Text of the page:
“In 1992, the electorate, reacting to a poor economy, brought in a Democratic president for the first time in twelve years, with continuing Democratic majorities in both houses of Congress. This scenario was ideal for Gingrich, as it allowed him to capitalize on his party’s frustration at being out of power at both ends of Pennsylvania Avenue for the first time in twelve years; he was able to convince his party to vote en masse against major Clinton initiatives. Gingrich in effect convinced Republicans to act like a parliamentary minority; even in areas where some GOP members might have agreed with Democrats or wanted to bar gain with them, they united in opposition, daring the majority to find votes only from within their own ranks. When Clinton could not keep the congressional Democrats united, it resulted in embarrassing and damaging policy delays and, on his signature health-care reform plan, spectacular failure, along with a deepening sense among voters of a broken political system. That sense was just what Gingrich and his allies wanted to cultivate.”

Republicans were advised to use the vilest “code words” to demean and demonize their Democratic opponents in 1994. Besides political discourse being “broken,” so to was the media’s failure. Gingrich and the extreme Republican right was “great” theater, and who wanted to spoil the show if was good for ratings—even if most of it was all lies and hypocrisy? And what was the result of the media’s utter failure to expose the extreme right’s agenda?

“Gingrich wanted to establish the House almost as a parallel government, challenging the president and his policy initiatives—and his very ability to shape the agenda—at every turn. Believing that Clinton was soft and would cave to pressure, enabling the House Republicans to move from winning an election for Congress to taking effective charge of the government and implementing a sweeping policy revolution, he confronted Clinton and challenged established policies at every turn”—this was the de facto result of his so-called “Contract with America.”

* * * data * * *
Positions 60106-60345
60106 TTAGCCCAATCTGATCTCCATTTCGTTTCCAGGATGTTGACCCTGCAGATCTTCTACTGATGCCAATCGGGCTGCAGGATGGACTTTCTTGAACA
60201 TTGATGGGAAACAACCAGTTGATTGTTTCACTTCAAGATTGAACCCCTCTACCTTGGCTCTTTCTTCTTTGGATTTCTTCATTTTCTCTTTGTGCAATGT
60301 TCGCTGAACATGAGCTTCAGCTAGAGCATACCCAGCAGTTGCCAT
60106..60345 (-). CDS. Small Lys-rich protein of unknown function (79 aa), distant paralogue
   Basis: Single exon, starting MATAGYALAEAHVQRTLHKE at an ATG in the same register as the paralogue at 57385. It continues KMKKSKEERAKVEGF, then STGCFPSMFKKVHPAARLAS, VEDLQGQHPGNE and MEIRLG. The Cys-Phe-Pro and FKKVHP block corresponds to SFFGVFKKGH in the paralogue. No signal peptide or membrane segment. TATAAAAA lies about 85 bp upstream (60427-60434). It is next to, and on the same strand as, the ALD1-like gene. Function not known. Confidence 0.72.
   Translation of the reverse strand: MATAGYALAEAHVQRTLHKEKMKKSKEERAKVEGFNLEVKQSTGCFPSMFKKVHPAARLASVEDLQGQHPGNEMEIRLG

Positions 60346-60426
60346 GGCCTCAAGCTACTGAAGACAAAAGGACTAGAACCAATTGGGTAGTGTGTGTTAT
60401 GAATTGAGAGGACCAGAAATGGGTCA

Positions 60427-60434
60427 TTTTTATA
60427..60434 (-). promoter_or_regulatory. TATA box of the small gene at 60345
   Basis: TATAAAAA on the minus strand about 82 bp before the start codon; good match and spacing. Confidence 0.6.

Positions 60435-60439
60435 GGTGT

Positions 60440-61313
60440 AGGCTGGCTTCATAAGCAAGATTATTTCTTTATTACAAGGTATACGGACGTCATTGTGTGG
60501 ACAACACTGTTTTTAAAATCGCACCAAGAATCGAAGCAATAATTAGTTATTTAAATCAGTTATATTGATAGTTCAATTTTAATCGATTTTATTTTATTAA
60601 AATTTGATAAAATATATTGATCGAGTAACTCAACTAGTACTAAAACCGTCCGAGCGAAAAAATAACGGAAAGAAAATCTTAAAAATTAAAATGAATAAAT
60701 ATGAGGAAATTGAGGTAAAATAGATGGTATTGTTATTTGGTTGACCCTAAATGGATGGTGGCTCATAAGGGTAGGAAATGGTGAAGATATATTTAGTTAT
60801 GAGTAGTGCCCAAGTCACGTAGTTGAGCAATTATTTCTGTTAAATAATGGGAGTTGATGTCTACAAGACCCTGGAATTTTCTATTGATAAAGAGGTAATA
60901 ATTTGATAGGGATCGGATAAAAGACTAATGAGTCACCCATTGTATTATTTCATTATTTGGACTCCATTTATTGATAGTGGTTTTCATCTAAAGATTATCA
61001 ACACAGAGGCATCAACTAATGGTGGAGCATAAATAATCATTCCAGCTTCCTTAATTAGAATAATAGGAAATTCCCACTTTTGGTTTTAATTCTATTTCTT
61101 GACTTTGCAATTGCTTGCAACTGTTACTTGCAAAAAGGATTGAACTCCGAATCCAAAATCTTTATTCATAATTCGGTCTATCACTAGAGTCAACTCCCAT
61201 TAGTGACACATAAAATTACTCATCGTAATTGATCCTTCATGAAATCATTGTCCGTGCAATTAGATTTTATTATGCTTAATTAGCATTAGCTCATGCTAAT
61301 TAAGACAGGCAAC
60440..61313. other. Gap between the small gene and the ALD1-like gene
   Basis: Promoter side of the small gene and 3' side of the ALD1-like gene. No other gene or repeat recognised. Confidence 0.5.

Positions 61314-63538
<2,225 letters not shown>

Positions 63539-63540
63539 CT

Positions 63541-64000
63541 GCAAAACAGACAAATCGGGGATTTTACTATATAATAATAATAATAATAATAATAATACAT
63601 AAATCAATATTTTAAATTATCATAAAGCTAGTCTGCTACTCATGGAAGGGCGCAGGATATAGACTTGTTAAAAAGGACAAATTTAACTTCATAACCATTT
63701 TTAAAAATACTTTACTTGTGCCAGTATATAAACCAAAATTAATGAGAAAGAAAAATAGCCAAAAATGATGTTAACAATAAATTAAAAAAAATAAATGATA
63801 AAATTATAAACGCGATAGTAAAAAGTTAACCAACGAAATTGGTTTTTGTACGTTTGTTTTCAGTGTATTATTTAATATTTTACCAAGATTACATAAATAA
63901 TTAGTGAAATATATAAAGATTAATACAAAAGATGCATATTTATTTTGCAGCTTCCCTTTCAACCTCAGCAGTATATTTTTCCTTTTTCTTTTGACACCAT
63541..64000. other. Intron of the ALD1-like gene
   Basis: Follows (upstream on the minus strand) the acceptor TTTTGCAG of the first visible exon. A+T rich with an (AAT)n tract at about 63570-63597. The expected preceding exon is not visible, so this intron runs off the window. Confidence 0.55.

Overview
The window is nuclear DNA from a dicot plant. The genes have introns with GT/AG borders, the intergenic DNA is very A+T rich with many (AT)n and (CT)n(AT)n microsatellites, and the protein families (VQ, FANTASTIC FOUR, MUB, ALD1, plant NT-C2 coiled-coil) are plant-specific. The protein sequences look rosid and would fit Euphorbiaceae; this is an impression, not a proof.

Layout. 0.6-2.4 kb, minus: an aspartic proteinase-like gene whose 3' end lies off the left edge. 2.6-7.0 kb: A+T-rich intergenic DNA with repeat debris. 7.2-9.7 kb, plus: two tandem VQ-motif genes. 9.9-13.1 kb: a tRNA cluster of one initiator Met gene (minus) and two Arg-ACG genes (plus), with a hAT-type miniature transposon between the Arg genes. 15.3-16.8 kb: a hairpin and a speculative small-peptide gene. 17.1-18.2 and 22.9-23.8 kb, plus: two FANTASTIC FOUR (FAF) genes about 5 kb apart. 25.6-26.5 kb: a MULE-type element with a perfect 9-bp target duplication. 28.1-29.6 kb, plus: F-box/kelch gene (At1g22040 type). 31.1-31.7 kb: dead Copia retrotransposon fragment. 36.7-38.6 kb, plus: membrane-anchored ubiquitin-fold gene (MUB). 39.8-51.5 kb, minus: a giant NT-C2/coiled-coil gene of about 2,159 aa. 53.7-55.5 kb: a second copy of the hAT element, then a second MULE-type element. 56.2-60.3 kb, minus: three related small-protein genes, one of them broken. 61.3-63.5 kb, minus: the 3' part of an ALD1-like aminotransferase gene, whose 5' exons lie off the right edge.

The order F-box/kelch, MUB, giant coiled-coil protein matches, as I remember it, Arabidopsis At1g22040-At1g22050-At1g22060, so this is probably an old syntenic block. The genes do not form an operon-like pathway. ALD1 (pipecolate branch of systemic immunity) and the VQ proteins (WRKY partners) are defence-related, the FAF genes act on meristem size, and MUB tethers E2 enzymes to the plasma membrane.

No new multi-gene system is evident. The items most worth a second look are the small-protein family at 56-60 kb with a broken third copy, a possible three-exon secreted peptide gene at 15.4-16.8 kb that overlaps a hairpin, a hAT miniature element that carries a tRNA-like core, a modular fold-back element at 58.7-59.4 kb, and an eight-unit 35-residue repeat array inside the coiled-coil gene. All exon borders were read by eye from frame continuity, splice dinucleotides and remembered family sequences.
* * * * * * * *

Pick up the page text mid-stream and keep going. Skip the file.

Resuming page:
But Clinton held firm on the budget and debt ceiling confrontation with Gingrich. To avoid further embarrassment, “Gingrich saw that his overreach and hubris threatened his majority’s ability to win a second term; he was still popular enough to convince his colleagues to pivot and work with the president and to have sufficient accomplishments to mollify voters, even if it meant burnishing Clinton’s status at the same time.” 

Here Clinton was wrong about having it “easier” than Obama; even when current Speaker of the House John Boehner sought to work with him, Boehner was repeatedly stymied by his lack of clout among his own members, especially with the Tea Party and its racial undercurrents. Since 2010, when voters still unsure about the viability of the Affordable Care Act, they allowed their fear and the rhetoric of paranoia to return the Republicans to control of the House. If people knew then what they know now about the positive effects of ACA, the results may have been far different; thanks to the media’s increasing inaction and silence on matters of vital importance to the country, they wouldn’t have learned anyways.

Mann and Ornstein rightly bemoan the fact that the news media treats the differences between the left and the right as being “equally culpable” in the nation’s problems. “It is traditional that those in the American media intent on showing their lack of bias frequently report to their viewers and readers that both sides are equally guilty of partisan misbehavior. Journalistic traditions notwithstanding, reality is very different. The center of gravity within the Republican Party has shifted sharply to the right. Its legendary moderate legislators in the House and Senate are virtually extinct. To be sure, a sizable number of Republicans in Congress are center-right or right-center, rather than right-right. But the insurgent right wing regularly drowns them out. The post-McGovern Democratic Party, while losing the bulk of the conservative Dixiecrat contingent, has retained a more diverse constituency base, and since the Clinton presidency, has hewed to the center-left, with an emphasis on the center, on issues ranging from welfare reform to health policy.”